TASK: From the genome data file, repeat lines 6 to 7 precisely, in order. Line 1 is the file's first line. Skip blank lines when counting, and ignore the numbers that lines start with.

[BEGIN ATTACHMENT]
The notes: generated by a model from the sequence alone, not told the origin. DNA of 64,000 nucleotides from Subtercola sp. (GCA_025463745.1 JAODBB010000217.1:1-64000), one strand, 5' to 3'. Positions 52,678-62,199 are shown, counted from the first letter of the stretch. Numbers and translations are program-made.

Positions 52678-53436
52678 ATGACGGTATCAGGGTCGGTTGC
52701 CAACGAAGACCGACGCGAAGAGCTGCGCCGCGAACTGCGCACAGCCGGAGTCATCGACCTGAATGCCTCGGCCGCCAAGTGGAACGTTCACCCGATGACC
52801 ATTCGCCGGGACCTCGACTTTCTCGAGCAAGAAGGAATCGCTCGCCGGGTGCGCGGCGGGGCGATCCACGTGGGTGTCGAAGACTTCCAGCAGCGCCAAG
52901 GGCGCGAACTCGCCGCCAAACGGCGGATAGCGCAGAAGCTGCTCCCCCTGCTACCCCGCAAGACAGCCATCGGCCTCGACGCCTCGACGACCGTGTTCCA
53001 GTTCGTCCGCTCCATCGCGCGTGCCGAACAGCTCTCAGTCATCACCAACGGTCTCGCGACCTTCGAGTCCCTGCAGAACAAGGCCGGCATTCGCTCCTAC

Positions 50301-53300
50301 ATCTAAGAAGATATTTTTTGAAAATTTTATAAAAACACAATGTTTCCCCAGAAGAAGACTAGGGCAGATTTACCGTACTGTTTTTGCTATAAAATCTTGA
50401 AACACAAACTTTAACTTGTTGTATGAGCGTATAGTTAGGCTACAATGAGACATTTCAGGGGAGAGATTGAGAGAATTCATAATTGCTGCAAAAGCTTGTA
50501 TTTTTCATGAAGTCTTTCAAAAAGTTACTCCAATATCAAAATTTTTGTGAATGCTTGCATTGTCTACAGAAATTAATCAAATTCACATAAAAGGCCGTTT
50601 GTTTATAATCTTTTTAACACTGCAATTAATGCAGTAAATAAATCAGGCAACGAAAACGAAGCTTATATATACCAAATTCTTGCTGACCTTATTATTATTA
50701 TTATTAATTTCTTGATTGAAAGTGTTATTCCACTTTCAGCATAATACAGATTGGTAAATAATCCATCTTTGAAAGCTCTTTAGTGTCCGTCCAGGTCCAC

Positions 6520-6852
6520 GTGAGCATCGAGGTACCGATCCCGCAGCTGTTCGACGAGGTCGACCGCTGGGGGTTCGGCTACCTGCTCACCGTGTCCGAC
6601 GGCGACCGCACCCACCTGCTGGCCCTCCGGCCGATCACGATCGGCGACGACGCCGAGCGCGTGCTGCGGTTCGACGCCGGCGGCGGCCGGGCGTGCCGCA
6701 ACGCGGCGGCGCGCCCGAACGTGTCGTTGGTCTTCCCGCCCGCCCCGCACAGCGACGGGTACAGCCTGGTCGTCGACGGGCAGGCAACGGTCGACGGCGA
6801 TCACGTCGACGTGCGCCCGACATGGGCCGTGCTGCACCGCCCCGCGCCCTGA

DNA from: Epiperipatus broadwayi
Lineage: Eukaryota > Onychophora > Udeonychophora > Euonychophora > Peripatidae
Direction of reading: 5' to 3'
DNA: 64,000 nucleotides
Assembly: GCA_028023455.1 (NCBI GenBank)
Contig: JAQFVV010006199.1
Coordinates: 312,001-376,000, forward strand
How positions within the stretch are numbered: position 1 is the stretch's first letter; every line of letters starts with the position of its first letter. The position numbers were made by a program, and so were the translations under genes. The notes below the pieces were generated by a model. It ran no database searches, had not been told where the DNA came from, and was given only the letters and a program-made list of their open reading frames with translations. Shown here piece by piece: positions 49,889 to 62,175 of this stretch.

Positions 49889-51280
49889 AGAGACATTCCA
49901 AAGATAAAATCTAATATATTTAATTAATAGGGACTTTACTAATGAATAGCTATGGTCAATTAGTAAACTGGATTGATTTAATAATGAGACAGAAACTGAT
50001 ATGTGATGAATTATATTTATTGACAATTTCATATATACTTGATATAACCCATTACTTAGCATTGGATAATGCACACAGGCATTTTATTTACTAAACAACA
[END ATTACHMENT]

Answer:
52901 GGCGCGAACTCGCCGCCAAACGGCGGATAGCGCAGAAGCTGCTCCCCCTGCTACCCCGCAAGACAGCCATCGGCCTCGACGCCTCGACGACCGTGTTCCA
53001 GTTCGTCCGCTCCATCGCGCGTGCCGAACAGCTCTCAGTCATCACCAACGGTCTCGCGACCTTCGAGTCCCTGCAGAACAAGGCCGGCATTCGCTCCTAC